Is it better to get an A in a regular level course or a B in an AP course?
Well, that's probably the most asked question in an admissions office. It certainly is frequently asked in my office. Honestly, it's best to get an A in an AP course. That being said... the question remains to be answered.
Here are my own observations based upon more than a decade of experience with ALL TYPES OF STUDENTS. Average (GPA) is more important.
Students should maintain as high of an average possible. If AP's are out of the realm of possibility, then that's ok. But, think of what the competition will be applying with. Do many of the students coming from the high school have an AP on their transcript? Two? Three? Seven? Ten? Fourteen? Are you a competitive applicant?
Whether a high school ranks or not, college's rank the applicants coming from a given high school. So you may have a higher GPA than other applicants-- but if they have many AP's and you don't, your high GPA won't hold as much water as you may have thought. A top tier college will not accept applicant's with straight B's, unless straight B's represent's a top 15% of the high school class.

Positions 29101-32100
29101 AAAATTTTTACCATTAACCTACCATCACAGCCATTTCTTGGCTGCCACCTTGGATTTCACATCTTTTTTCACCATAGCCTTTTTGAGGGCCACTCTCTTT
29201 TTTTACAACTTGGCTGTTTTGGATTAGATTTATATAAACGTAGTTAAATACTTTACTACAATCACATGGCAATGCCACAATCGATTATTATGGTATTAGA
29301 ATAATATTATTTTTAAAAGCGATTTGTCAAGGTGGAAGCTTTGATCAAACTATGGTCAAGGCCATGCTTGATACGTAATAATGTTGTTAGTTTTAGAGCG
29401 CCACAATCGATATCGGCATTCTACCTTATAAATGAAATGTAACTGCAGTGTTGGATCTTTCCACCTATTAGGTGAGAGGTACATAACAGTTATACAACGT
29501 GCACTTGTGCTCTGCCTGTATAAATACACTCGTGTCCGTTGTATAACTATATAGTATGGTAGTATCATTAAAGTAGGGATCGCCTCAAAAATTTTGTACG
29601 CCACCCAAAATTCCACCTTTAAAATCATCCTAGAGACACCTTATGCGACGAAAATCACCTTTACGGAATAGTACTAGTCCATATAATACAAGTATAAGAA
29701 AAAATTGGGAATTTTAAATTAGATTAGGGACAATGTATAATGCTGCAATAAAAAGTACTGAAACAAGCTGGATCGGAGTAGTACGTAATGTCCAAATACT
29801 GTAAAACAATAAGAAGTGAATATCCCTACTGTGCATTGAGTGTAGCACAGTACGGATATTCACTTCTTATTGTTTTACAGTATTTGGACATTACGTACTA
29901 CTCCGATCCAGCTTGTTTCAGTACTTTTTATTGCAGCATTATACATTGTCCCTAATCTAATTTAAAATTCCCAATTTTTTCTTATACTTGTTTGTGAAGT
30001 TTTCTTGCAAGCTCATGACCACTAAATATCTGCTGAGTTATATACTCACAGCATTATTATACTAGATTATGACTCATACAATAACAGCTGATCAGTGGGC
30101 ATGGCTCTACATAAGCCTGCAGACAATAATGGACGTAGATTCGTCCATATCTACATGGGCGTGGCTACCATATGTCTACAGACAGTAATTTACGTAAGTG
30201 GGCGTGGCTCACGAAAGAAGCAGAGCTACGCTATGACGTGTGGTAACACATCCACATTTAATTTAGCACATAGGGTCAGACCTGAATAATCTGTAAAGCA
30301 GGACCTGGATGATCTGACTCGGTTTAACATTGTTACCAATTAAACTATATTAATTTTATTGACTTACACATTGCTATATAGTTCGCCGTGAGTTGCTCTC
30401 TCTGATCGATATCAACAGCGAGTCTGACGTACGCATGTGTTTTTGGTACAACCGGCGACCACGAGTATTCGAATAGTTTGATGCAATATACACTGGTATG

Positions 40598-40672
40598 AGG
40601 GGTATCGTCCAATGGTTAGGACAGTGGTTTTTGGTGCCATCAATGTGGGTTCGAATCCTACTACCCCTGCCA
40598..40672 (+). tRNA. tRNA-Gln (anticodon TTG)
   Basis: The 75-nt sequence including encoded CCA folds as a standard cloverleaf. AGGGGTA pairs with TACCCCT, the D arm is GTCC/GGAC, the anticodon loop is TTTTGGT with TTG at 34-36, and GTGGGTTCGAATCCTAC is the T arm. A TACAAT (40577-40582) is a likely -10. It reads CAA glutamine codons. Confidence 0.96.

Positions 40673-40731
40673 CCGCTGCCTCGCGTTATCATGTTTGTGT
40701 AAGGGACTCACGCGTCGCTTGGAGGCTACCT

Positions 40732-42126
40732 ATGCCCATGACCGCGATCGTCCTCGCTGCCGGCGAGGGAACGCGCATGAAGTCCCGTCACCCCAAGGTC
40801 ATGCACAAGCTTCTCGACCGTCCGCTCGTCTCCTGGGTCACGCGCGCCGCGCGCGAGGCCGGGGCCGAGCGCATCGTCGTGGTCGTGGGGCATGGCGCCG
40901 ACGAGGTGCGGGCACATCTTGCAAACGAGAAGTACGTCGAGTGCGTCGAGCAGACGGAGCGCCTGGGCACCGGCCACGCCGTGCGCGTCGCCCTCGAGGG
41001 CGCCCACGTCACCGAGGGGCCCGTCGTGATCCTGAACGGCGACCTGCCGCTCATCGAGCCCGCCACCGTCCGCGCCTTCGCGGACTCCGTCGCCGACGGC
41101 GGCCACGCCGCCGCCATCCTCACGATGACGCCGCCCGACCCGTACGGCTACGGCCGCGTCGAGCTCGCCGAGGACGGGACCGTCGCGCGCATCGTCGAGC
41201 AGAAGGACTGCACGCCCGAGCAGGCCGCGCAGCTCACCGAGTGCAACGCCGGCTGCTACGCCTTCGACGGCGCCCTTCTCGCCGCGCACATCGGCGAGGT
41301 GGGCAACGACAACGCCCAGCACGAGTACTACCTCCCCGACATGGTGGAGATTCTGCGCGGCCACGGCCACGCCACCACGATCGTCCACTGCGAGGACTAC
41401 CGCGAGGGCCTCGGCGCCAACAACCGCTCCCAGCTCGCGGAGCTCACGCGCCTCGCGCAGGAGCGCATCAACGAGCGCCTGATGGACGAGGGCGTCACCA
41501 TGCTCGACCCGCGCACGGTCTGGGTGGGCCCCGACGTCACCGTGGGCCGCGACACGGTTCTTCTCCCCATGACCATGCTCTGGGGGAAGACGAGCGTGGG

By and large, however, it's your GPA that will 'get you in' in most cases. Your GPA currently remains more important than the rigor, at most schools.
Obviously, this blog post can go on forever about all the multitude of degree's of importance on an application, right? You have test scores, and activities, and essays, and so many more individualized layers.
But, realize this: when you attend the info session at a college, what do they report about their past applicants and current students? GPA's and test scores... at every info session. Let me let you in on a secret: admissions offices have a rating system for applicants typically based on a formula composed of GPA and test score, in that very order of importance. And, those are the facts. Which is why---- school selection and essay crafting are so critical! Aim appropriately.